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    In the 1890s the Duluth water supply was a top issue. Typhoid deaths topped all others in the city. The Director of Public Works named Truelson was opposed to spending $2M on buying a water plant. There was a big political stink and they named the guy "Typhoid Truelson" for his opposition to the plant. By the way, Truelson's father died from falling into a brewing kettle full of boiling water. In the end they got the plant. There is a 1976 version across the street from this one.
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    Many of these safe harbors along the shore. The lake can be a dangerous place and it takes all that rock armor to make these harbors safe.
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    This stream is at a MN coldwater hatchery that spawns kamloop and steelhead strains of trout. The fish are only here in April in May if you are interested in a visit.
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    This is the Palmer Chapel. It has been around for a lot of years and served as a community center as well. From the looks of things now, it is no longer being maintained. Too bad.
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    This logging camp place is a tourist attraction with ice cream and such.
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    Even so, it is the site of an old camp that some might find interesting to explore.
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    As I mentioned, I routed the tracks along the shore. Sometimes this takes us onto gravel roads. If something isn't very good for travel, I'll mention it was we go along.
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    Just so you don't bother trying to figure out this marker, it is the site of what once was Buchanan. The town was laid out in 1855, named after President Buchanan, and once had the US Land Office for the region. Once the land office left the settlement closed up.
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    There are lots of places to get smoked fish as you circle the lake - even more when the fish houses are active.
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    This joint has sugar cured trout, wild rice, cheese, syrup, and different kinds of jerky.
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    Before there was a road up along the shore, travel and commerce was done by ships that ran regular routes. This old dock is what is left of a dock the steamer America used to use. With ice and storms, keeping docks usable is a real challenge on this lake.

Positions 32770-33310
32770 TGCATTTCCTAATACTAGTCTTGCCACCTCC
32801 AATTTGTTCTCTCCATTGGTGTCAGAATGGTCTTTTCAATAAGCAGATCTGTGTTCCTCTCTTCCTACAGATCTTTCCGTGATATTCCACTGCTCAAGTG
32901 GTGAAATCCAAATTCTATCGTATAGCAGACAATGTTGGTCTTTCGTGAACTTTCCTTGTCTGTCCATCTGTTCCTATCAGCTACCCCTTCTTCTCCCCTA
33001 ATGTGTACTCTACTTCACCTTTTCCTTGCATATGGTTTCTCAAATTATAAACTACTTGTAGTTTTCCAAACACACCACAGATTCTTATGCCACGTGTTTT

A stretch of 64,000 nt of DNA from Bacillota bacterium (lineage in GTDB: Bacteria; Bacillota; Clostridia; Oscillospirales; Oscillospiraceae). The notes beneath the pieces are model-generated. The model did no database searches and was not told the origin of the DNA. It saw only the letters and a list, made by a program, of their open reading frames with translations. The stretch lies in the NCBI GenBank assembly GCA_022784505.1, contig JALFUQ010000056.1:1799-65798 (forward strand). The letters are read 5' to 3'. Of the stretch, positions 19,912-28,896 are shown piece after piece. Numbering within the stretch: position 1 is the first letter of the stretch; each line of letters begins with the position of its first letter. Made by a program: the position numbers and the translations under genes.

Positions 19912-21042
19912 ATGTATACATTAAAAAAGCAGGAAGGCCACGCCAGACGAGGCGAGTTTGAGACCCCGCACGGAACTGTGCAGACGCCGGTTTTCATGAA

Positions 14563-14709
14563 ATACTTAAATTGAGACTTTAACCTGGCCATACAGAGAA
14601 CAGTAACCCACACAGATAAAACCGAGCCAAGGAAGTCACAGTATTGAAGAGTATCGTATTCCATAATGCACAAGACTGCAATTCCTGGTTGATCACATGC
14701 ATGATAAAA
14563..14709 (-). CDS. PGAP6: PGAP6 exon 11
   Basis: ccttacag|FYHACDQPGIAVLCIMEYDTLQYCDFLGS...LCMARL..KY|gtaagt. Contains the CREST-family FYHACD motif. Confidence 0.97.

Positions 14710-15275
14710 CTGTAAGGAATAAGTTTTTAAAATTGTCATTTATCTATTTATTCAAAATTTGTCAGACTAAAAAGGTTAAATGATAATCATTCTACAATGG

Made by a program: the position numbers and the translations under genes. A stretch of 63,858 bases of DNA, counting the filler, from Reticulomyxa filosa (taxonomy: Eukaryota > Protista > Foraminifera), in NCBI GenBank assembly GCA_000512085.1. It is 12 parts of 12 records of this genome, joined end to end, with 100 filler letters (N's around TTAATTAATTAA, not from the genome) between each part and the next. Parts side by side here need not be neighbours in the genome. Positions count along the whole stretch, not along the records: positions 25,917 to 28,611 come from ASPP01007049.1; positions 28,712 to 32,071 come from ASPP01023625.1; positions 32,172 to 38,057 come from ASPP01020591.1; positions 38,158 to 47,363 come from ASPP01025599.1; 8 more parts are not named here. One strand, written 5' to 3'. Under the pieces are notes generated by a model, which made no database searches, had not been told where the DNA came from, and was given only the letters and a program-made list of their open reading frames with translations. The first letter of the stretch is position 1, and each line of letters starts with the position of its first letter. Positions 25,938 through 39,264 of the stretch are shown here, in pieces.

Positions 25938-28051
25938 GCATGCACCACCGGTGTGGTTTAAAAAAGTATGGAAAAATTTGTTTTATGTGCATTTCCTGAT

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    This 185 foot boat hauled supplies, mail, cargo, immigrants, and whatever else was needed. It started up in the 1880s and foundered of Isle Royale in 1928. By then highways were starting to come into being so ships weren't relied upon as much.
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    Nicely preserved Larsmont School. It is the oldest remaining schoolhouse on the north shore. This one roomer was built in 1914, had a teaching staff of one (until 1932), and covered grades 1-7.
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    Looking around Two Harbors. TH is essentially the trail head for the rest of the north shore. It was built on lumber, fishing, and ore shipping. Largest of the north shore cities north of Duluth. Iron ore was discovered near here in 1868 and in 1884 they were shipping out of here via a six story steel and concrete dock. It was both a harbor town and a railroad town.
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    Old railroad workers hotel.
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    Another Carnegie Library. This one cost $15K and is a 1909 design. Andy Carnegie was a rich businessman who donated over 2,500 libraires in various countries. Almost 1,700 were built in the US. A town could apply for a grant, and if they agreed to Andy's terms they got a library. This man did a lot of good with his philanthropy. Towns had to match funds, provide a building site, provide 10% of the cost of construction each year to support the library, and provide a free service to all. At one time nearly half of the libraries in the US were Carnegie libraries.
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    This old fishing boat is built of oak and cypress and was built in 1939.
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    There is a well preserved wreck in the harbor. The Ely was a 200 foot 1869 sailing ship that had been converted to a tow barge. In 1896 she got caught in a storm and was driven on the rocks. The ship sank at about 3AM and the crew clung to the rigging and mast. A tug drifted a small sailboat back and forth to the wreck and rescued the crew. Lake Superior wrecks are well preserved and make for excellent diving.
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    Ship loading at the ore dock.